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Just Pin It: How Retail General Managers Can Master Social Media

Posted by Brandon Weaver | Wed, Sep 25, 2013 @ 05:00 PM

social media increasing store visitsIt is no secret that people love social media. We are flooded with messages all day, every day. "Like us on Facebook, follow us on Twitter..."

Have you lost count of how many "selfies" you've seen just today? Us too. Besides selfies, one of the most tweeted type of pictures shared on social media are people posting new outfits. Sometimes, a person will even insert the store's Twitter handle in the message, how much (or how little) he or she spent on the outfit and where others can purchase the same thing. Attention general manager: We're leading you to the water, now all you have to do is drink - no, gulp - and do it quickly.

The question of DO YOU engage with consumers on social media is outdated and was long ago replaced with HOW DO YOU engage with them and what networks do you use? The power and capabilities of social media sites continue to evolve and prove their value in new ways, every day.

Researchers at Vision Critical, publishing in the Harvard Business Review, provide data stating that "41% of respondents practice 'reverse showrooming' - browsing online and then purchasing in stores" (see their chart below). Retailers should embrace social media, and in particular Pinterest, because of its capacity to counteract showrooming (reverse showrooming, if you will). Pinterest allows users to be creative with arts and crafts, meal suggestions and, yes, even wardrobe options. A recent Business Insider article notes that Pinterest actually influences shoppers to purchase in store, as opposed to online.

Pinterest reverse showrooming

Going one step further, Twitter's promoted tweets have proven to increase brick-and-mortar store sales too. These specific messages are sponsored by the retailer to appear at the top of a user's timeline, topping other non-paid tweets, which are shown in chronological order. As Internet Retailer reports, promoted tweets from retailers have seen favorable results:

  • 12% more money spent on brand's products in store after interacting with a promoted tweet, including retweets, replies or sharing the post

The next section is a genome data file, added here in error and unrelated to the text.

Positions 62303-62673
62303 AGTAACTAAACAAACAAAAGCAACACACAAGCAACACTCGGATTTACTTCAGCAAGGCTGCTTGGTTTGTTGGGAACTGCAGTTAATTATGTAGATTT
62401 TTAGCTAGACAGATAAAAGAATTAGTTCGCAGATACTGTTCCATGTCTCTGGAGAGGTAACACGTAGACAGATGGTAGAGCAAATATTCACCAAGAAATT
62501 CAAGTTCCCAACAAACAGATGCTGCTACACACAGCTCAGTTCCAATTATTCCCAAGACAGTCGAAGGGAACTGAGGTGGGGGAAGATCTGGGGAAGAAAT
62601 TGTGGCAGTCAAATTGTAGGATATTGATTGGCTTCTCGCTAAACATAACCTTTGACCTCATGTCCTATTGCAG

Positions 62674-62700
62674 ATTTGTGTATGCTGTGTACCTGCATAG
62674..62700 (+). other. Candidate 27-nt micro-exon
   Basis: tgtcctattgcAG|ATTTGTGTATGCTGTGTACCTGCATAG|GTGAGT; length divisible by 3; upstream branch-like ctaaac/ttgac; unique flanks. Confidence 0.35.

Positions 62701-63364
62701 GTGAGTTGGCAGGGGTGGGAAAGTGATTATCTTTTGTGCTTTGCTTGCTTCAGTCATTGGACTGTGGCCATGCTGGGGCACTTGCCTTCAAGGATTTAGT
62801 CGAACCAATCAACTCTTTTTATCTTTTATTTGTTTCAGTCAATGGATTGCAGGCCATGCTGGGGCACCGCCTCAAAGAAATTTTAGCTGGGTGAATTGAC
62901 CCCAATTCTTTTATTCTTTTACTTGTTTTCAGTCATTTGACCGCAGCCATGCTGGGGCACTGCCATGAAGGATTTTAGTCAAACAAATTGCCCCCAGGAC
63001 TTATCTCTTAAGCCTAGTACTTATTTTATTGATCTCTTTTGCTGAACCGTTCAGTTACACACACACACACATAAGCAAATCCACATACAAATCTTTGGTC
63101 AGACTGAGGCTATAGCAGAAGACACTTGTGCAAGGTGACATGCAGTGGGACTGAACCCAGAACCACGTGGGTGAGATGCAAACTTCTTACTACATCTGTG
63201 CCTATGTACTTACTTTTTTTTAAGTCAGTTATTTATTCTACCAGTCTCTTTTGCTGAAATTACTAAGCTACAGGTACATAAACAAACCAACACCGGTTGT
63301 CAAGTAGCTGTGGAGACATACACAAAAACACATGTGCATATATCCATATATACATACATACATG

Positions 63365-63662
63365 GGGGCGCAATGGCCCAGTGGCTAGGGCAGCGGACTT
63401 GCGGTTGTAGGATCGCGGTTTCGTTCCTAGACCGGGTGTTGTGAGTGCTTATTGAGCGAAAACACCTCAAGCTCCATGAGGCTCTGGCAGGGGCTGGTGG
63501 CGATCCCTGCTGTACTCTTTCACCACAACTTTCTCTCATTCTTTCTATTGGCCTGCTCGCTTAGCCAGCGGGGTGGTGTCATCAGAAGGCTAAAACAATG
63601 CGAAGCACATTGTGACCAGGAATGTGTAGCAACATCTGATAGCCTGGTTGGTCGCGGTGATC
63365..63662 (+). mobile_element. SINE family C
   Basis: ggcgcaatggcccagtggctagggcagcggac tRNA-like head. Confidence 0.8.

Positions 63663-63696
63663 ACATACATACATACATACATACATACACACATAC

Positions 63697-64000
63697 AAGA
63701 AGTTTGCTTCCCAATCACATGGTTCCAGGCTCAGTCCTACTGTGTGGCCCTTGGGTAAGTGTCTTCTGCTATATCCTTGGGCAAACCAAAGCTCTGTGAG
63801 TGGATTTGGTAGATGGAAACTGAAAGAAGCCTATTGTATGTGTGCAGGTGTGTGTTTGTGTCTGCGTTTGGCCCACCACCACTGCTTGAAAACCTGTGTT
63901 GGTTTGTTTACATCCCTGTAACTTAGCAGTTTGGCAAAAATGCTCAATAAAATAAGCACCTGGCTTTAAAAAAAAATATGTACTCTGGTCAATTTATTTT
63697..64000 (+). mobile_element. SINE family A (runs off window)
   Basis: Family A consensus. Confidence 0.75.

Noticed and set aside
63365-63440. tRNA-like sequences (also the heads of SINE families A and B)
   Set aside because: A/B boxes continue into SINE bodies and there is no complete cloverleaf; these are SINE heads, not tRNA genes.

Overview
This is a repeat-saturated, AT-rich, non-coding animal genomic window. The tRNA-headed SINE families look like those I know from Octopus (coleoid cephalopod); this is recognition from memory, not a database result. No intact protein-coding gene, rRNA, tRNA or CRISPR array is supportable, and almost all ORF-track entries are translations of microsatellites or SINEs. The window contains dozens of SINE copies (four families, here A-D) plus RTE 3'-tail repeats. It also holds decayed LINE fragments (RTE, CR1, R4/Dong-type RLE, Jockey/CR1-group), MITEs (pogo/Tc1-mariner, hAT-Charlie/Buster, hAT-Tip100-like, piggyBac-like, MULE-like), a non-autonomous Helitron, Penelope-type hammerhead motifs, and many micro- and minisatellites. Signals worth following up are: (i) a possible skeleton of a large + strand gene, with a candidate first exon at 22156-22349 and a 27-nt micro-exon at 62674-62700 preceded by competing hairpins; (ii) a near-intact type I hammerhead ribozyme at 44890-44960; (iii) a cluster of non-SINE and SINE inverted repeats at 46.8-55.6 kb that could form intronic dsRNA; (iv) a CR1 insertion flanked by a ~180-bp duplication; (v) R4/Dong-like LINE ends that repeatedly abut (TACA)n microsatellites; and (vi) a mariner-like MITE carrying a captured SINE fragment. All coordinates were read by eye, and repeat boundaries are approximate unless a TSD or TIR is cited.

• 29% of people spend more after viewing a promoted tweet

Let's use Instagram as an even better example. Instagram is different from Twitter and Facebook because when you post, you have to post a picture - not simply a text-based status update. Brands have gotten into the act. More and more retailers are starting to recognize "social shopping" where consumerssocial media retail interact with each other and the brand itself in the shopping experience. With the ability to search by keywords and hashtags, consumers can read what others are saying about brands. From a brand's perspective, the search function can allow retailers to comment and "like" pictures from consumers. From the consumer's perspective, there's the crowdsourcing potential - buyers can get near-instant feedback on whether to buy an item or not. And the more social media followers a user has, the higher chance for comments and likes.

To this point, The Guardian says "nearly half of social media users are already using social platforms while thinking about making a purchase, and a similar number of users are actively deciding what to buy based on what they have seen on social media platforms, including reviews and recommendations." Bottom line: It all comes down to engagement, both consumer-to-consumer and brand-to-consumer.

Two of the best brands we've seen on both Instagram and Twitter are GoPro and CamelBak because they offer tips and tricks how to use their products better. Throw in Instagram's ability to upload 15-second video and the possibilities are practically endless. This helps create brand loyalty in a retail world where brands are constantly trying to find a competitive edge.

Simply being on the major social networks is not enough. Consumers are now shopping smarter but still want to have fun doing it. So... back to the original question: HOW DO YOU engage with your customers on social media?

Test: To prove the theory that social media increases sales, pass along the links to these free downloadable retail guides on every social outlet across the interwebs. We'll let you know if our sales increase. Yes, that was very Jedi, we know.


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Topics: Retail, General Manager

Written by Brandon Weaver